Startup events are best when they have a focus. Mass Innovation Nights, I feel, is something of a Gold Standard. There is a coherent beginning, middle and end to each event. It’s not just a lot of business card trading. The participants and the audience get good conversational hooks. Making contacts is vital – I hooked up with the Bot Boys at an event like that – but it can’t just be “Hey, let’s get a bunch of startups together, eat pizza and trade business cards!” The startups that are succeeding are too busy for such activities. And those that aren’t ….
Cloud computing, apps and software companies are everywhere in the startup space. With the Bot Boys, we can stand out a bit as we are a hardware company. Having a product that people can see and feel is valuable amidst a sea of virtual stuff.
The downside to that is that hardware companies have spinup problems that cloud computing companies just don’t have – app companies do not have to worry about shipping and packaging. They do not have to perform quality control checks on shipments. They do not have to work on product safety.
No one wants to talk to the job seeker, but everyone wants to talk to the entrepreneur – and those are often the same person! Human nature is a bit odd in this area, but I have seen people who are barely past the “I’ve got this great idea I’ve sketched on the back of a napkin” stage where there is a flock of interested people swarming around, whereas a person honest about looking for work is often overlooked.
Charisma counts. While one founder is going to be the inventor or the developer (the idea person), the other pretty much must be the socializer. Otherwise, even the best ideas are all too often buried. Someone must be willing and able to do public speaking, elevator pitching and sales. This need not be an experienced sales person, but that person has got to be a lot friendlier and a lot more fearless than most.
Most startups and most entrepreneur groupings will fail, morph, coalesce or break apart before succeeding. And perhaps that is as it should be, for being nimble is one of the characteristics of a successful startup. If the product sells when it’s colored blue, but not when it’s colored green, dip it in dye, fer chrissakes!
We all work for startups, or former startups. Even the large financial services firm was, once, a gleam in someone’s eye. Every invention started off as an idea. Even day jobs were, at one time, in places where the founders were living off that generation’s equivalent of ramen and sleeping in that era’s analogue to a futon. Yet somehow, against the odds, they made it.
… but don’t go celebrating the end of the recession just yet.
US News and World Report states that there were about three times as many jobs with “social media” in their titles in November of 2010 than in the same time period in 2009 — at least on the Indeed job search aggregator site.
This trebling occurred over the course of all of 2010 — November is no fluke.
Um, okay. So, that’s one website and one kind of title. What about other kinds of job titles, such as “New Media Marketer”, “Community Manager” and “Facebook FanPage [sic] Marketer”? The US News study hardly seems comprehensive. A quick search just now, and just for Boston yields over 1200 jobs with the word “social media” somewhere in their descriptions. When the search is narrowed to just the job title, the number of job postings plummets to 57.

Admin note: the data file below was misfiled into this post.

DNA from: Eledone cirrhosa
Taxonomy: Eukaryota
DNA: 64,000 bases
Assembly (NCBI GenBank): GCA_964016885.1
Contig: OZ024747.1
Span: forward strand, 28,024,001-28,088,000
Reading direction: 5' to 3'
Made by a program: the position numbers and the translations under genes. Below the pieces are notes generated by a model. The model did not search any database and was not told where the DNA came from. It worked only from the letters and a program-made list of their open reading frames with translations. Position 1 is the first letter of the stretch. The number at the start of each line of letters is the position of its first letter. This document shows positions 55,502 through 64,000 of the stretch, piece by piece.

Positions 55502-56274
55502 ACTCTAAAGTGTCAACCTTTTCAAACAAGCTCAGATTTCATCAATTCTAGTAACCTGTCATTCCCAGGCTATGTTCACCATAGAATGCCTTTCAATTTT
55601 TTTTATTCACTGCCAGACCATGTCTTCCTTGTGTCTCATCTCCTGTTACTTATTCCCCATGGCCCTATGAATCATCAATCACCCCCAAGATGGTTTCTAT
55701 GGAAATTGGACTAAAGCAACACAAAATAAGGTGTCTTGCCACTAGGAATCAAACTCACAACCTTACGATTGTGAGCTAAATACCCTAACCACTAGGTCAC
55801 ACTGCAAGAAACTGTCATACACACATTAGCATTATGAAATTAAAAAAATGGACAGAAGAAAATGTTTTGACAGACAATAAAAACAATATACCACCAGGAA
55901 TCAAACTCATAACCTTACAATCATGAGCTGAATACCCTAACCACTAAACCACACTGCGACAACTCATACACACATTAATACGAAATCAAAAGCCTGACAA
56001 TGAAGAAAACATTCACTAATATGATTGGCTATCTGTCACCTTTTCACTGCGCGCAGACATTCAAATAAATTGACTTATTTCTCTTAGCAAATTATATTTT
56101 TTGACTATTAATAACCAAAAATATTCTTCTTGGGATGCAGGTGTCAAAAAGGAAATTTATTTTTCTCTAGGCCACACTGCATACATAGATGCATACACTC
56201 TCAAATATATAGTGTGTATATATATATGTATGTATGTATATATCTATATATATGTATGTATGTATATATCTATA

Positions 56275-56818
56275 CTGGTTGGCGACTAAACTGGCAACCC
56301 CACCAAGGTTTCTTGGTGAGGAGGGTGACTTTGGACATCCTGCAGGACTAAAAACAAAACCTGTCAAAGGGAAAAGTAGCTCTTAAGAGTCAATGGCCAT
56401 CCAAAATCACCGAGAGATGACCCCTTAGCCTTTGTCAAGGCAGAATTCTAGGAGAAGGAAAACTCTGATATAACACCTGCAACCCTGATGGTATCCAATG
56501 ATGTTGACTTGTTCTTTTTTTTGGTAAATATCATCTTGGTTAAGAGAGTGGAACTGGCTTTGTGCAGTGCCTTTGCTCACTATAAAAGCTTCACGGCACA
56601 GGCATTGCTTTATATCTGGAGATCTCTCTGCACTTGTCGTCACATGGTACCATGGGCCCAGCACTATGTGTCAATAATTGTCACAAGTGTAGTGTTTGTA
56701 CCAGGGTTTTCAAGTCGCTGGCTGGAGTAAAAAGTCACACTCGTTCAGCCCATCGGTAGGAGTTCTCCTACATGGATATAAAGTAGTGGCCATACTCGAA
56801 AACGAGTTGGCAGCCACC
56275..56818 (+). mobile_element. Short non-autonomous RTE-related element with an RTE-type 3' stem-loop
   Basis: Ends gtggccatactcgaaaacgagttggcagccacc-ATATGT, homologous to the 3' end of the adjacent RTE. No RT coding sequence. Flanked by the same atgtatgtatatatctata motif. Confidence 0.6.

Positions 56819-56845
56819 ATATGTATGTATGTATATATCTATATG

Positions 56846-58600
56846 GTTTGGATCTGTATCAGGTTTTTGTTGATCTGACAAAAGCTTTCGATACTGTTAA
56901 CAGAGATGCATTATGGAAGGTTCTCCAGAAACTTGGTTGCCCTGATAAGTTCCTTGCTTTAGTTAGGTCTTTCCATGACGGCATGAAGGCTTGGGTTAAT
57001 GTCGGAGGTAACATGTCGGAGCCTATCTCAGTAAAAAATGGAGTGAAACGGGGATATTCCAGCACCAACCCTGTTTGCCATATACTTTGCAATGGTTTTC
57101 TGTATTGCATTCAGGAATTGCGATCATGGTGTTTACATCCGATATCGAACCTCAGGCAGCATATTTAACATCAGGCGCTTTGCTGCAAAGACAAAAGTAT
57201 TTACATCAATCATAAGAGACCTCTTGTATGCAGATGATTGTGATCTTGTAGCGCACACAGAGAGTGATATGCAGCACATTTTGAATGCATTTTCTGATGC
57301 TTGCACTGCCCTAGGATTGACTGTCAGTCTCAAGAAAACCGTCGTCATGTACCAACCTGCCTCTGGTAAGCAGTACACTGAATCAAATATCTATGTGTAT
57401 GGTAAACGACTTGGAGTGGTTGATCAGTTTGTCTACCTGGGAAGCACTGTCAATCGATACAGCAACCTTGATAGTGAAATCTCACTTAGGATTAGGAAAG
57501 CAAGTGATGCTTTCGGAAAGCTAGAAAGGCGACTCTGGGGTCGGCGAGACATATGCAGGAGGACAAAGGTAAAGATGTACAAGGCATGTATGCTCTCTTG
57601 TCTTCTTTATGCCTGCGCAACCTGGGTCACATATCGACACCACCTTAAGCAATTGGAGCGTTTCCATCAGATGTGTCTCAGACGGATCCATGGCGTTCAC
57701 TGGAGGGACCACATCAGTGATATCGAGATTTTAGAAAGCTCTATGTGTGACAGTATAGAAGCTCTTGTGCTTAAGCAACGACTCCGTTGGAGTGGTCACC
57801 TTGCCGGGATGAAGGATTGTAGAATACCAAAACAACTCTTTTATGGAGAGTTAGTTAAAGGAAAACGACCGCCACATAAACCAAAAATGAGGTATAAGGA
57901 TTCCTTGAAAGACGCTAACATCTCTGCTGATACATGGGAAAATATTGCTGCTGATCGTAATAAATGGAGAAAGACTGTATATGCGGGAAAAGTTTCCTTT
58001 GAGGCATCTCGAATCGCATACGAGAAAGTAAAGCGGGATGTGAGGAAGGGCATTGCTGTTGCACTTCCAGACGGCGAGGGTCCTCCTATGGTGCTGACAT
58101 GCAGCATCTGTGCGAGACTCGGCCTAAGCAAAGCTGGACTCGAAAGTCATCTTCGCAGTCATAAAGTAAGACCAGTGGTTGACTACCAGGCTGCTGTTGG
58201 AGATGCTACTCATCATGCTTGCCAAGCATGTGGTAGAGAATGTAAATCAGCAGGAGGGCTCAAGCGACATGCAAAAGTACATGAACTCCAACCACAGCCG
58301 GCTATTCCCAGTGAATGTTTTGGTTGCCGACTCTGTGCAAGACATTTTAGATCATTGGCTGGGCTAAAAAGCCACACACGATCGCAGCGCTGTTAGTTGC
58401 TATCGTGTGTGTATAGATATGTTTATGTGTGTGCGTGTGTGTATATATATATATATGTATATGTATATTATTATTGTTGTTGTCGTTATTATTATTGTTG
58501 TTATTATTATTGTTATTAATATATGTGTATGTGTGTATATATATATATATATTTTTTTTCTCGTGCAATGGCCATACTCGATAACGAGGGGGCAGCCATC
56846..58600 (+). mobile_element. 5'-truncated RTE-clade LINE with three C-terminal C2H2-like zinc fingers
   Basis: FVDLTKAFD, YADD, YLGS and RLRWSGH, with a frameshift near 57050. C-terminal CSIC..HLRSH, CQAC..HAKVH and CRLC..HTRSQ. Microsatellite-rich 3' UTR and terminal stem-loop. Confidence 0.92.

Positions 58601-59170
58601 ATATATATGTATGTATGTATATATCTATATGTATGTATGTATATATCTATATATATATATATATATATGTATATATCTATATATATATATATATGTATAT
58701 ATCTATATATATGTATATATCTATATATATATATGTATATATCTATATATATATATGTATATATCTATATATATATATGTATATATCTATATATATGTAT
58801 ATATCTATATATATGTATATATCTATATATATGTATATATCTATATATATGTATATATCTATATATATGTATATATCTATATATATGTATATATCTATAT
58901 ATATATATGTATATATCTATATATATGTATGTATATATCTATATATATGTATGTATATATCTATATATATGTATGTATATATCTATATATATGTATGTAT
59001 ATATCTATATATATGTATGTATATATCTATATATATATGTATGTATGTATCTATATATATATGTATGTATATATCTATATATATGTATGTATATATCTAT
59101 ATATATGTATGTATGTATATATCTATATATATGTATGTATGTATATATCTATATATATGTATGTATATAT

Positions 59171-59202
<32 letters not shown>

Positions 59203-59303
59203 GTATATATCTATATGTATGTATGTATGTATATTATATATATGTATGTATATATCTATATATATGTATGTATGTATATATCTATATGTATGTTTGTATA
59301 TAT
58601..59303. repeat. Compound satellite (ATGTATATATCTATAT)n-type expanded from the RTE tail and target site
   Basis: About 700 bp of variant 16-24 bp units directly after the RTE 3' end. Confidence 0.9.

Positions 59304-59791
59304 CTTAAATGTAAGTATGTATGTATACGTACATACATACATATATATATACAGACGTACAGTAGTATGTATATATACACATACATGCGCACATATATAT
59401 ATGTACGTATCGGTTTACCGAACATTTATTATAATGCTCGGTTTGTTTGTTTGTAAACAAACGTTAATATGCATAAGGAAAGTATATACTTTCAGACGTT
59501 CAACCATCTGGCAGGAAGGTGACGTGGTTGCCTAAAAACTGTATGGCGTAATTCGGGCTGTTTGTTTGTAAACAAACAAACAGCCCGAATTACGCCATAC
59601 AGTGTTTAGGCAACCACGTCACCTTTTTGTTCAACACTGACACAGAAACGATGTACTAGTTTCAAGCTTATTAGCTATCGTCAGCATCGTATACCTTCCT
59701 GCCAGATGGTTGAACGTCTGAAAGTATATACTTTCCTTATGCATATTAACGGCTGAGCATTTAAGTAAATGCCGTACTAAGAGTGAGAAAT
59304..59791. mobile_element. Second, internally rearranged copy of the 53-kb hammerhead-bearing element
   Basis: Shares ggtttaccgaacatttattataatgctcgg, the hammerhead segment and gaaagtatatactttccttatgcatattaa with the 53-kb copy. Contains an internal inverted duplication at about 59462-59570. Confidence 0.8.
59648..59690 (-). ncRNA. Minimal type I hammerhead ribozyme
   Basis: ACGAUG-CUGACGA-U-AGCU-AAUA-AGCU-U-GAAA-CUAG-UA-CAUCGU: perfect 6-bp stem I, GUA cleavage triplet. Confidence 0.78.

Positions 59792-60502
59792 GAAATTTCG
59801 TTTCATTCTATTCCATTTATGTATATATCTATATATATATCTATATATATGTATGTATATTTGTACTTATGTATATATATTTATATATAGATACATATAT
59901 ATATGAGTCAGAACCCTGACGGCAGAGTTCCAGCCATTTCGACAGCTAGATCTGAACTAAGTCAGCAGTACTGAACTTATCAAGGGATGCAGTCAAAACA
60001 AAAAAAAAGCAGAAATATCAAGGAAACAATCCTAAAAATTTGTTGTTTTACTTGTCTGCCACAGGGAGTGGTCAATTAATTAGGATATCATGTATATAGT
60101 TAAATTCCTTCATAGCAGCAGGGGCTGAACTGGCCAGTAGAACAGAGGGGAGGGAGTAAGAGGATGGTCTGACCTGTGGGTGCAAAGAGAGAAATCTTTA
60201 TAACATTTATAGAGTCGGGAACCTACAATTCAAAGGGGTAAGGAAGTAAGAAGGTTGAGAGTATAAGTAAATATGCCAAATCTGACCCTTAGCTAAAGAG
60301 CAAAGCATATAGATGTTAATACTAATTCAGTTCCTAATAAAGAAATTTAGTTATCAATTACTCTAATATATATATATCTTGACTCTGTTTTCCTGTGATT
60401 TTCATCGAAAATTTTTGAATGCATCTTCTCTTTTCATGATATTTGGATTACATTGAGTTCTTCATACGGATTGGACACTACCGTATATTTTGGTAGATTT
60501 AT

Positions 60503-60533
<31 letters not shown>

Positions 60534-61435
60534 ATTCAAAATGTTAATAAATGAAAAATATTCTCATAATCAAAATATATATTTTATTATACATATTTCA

So are there more jobs out there, or fewer, or what?
More, maybe. A savvy job seeker should certainly conduct as thorough a search as possible. And, that same job seeker should load up his or her resume with as many key words as possible, in order to match as many openings as possible (this is what a job seeker should be doing, no matter what the sought job is). But it’s a bit tricky knowing what an employer wants, and is going to emphasize. Some want a community built from scratch. Others want to grow a Facebook page from a few dozen fans into the hundreds of thousands. Still others want a blog to take off, or for Twitter to be mastered and monitored. And a lot don’t know — they just know they have to get out there. Somehow.
Many of these openings seem, to me, to indicate that a lot of companies may have one very specific idea in mind. Perhaps they are looking to clone one beloved employee who is suddenly retiring or otherwise moving on, or maybe they are attempting to follow just one vision. And that vision might not be as broad as it should be. Social media is going to continue to be a source of employment openings. And some lucky few will get to fill these openings. My crystal ball continues to be cloudy but I strongly suspect that 2011 will see some tightening up of requirements and wish lists. I think that companies will look to places like HubSpot for more standardization and certification. I feel that it will continue to become less and less of a free for all. As always, your comments are welcome.
I am more or less in charge of events so I am hopping. I put together tweets, I have a boatload of work blog posts going out, I’m updating LinkedIN and Facebook and adding the events to those calendars, I’m adding the events to other calendars I know about, and I’m sending emails.
I’m a little tired.
Now, I don’t mind doing this. And the two events both make a lot of good sense for us. Maker Faire may have customers. And Mass Innovation will have people who will probably tweet about us.
My main source of anxiety right now is making sure that we get enough votes for Mass Innovation. See, we can come, and we’ll get a table. That part is no problem. But only the top four of the eleven nominees get to present. I know we can kill on a presentation. And I have plenty of confidence in the process. But it’s like your child running for Student Council President. You want it all to work out.